Credit Brian Snyder/Reuters
GREENLAND, N.H. â When Senator Ted Cruz declared his candidacy for president, he said a broad coalition of âcourageous conservativesâ would carry him to the White House. On his first campaign swing through New Hampshire, a two-day trip that ended Saturday, he showed how he hoped to build that coalition.
He spoke of double-barreled shotguns to a crowd packed with Tea Partyers, humble-bragged to young Republicans about an episode of âTrue Bloodâ in which vampires feasted on donors at a fictitious Ted Cruz fund-raiser, and shared charming stories of his little girlsâ antics to a brunch crowd at a country club here.
Mr. Cruz, a Texas Republican who is the only announced candidate so far, seemed comfortable on the stump. Though not exactly altering his message, he brought out certain aspects of his persona and platform depending on the crowd in front of him.
He elicited raucous cheers, fist pumps and even a few âamensâ at a Veterans of Foreign Wars hall in Merrimack when he chided Vice President Joseph R. Biden Jr. for suggesting that to defend oneâs house, people could fire a shotgun in the air. âVery good advice, if it so happens youâre being attacked by a flock of geese,â Mr. Cruz joked. But before the more sedate brunch crowd, there was no tale of shotguns, just a line about defending the Second Amendment. And to the young Republicans, barely any mention of guns at all.
At least a dozen Republicans and a handful of Democrats have expressed an interest in running for their partyâs 2016 presidential nomination.
At a dinner on Friday in Nashua that was hosted by the Young Americaâs Foundation, a conservative group, Mr. Cruz delivered less a speech than marching orders, spelling out for a crowd of people in their teens and 20s how his campaign would need the plugged-in generation to spread his message online.
Mr. Cruz recalled that in his 2012 Senate race, his animated, campy commercial, called âSpotted!â â featuring mythical creatures like a sasquatch and a chupacabra â had gone viral because of the efforts and enthusiasm of young people. And he credited youthful supporters with mounting a hashtag campaign, #cruztovictory, in 2013 that he said overcame a liberal-driven #youcruzyoulose and became a top trending hashtag on Twitter.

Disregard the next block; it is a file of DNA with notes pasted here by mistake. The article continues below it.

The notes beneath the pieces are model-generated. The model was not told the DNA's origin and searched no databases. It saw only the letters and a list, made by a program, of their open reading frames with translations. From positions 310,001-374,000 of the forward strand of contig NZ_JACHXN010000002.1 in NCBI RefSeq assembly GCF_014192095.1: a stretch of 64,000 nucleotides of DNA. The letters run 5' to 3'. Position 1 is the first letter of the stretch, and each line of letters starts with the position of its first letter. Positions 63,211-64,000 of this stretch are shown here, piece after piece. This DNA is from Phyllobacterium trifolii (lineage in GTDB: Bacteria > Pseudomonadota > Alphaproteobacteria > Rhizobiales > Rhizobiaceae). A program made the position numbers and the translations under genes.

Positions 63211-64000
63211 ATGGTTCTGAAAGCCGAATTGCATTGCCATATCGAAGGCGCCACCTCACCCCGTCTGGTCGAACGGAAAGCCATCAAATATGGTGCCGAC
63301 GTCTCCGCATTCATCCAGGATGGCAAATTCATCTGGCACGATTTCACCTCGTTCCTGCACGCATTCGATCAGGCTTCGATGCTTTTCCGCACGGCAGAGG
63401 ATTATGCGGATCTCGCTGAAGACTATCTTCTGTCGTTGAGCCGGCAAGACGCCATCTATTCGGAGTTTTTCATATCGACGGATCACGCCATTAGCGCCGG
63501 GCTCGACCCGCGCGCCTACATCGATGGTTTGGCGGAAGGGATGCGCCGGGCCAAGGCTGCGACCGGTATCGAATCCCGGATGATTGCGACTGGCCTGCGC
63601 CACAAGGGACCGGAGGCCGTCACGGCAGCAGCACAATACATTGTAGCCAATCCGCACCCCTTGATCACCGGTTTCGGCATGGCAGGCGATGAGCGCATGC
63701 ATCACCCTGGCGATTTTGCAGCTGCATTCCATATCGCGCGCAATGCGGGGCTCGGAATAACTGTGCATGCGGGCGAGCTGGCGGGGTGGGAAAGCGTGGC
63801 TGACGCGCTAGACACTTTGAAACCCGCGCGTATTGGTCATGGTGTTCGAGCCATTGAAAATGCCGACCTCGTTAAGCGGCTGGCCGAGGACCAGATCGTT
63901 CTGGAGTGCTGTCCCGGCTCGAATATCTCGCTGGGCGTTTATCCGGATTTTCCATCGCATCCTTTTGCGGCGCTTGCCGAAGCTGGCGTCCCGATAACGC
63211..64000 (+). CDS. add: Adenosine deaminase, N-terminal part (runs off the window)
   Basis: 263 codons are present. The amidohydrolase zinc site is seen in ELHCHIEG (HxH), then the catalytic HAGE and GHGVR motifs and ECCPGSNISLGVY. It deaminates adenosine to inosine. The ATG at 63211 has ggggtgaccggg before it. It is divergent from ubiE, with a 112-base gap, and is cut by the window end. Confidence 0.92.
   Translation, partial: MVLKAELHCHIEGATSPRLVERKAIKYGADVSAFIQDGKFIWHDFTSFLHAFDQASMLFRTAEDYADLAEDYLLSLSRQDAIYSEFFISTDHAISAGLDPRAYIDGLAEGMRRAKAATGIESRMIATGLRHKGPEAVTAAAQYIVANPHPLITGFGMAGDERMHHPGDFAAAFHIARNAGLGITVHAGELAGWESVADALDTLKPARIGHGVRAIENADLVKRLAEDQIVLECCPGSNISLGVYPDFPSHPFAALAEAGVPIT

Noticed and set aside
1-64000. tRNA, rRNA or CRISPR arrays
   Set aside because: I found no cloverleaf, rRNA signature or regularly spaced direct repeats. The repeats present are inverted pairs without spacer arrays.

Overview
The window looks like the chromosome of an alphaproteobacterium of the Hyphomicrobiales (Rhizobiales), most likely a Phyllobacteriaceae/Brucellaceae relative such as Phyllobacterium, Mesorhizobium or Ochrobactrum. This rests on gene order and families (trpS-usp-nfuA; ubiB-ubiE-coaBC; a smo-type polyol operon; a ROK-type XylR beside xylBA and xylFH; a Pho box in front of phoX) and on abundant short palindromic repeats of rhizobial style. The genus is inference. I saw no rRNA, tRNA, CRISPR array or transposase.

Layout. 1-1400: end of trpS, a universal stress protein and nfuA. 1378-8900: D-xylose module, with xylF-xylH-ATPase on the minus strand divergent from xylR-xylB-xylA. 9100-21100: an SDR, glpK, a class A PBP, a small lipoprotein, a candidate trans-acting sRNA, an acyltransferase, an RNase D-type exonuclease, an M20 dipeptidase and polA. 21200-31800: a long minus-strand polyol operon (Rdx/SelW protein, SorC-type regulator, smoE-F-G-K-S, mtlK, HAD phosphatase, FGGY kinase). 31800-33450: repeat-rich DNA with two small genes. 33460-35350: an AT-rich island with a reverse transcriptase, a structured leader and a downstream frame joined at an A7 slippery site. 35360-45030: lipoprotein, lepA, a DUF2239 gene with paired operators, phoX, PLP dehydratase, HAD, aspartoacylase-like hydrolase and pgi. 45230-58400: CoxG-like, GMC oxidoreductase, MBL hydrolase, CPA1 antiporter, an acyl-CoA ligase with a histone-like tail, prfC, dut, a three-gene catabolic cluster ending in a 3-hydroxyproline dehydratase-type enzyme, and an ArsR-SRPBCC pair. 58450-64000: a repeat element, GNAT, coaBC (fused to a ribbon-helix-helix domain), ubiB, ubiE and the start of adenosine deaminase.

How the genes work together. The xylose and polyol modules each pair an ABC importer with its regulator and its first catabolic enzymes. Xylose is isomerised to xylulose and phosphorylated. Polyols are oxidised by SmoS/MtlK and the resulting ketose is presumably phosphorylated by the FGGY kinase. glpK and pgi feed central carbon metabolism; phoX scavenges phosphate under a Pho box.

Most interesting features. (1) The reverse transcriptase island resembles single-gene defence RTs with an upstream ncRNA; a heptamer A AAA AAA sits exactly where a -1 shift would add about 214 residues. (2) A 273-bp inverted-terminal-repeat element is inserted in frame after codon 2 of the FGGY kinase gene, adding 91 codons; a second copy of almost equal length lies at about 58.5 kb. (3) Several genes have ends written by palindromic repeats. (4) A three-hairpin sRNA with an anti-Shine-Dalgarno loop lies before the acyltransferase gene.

âThe thing that was cool about that is we had nothing to do with it,â Mr. Cruz said. âBut it was because the activists had ownership. They said: âYou know what? Theyâre coming after us.â I think thatâs the key of young people.â
At a $ 35-a-plate brunch with the Rockingham County Republican Committee and Seacoast Republican Women, there was no mention of hashtags, memes or viral ads. But there was the first reference to Mr. Cruzâs new website â tedcruz.org, which lacks a .com address because others had preemptively locked up many other likely addresses â and an appeal for online donations.
Some parts of Mr. Cruzâs stump speech already seem ingrained: calling for the repeal of âevery word of Obamacare,â the elimination of the Internal Revenue Service and the creation of a flat tax to let Americans âfile their tax returns on a postcard.â
He received the biggest standing ovation at each event when declaring his support for Prime Minister Benjamin Netanyahu of Israel.
And he continued to find sizable and attentive audiences, with at least 100 people at each stop. A number said they felt an obligation to hear out each candidate. But many more seemed captivated by his fire-breathing, defiant conservatism.
As he finished his remarks at the brunch here on Saturday, Mr. Cruz was presented with a gift from local Republicans, a shirt with a line Mr. Cruz had used in all three speeches: New Hampshireâs motto, âLive Free or Die.â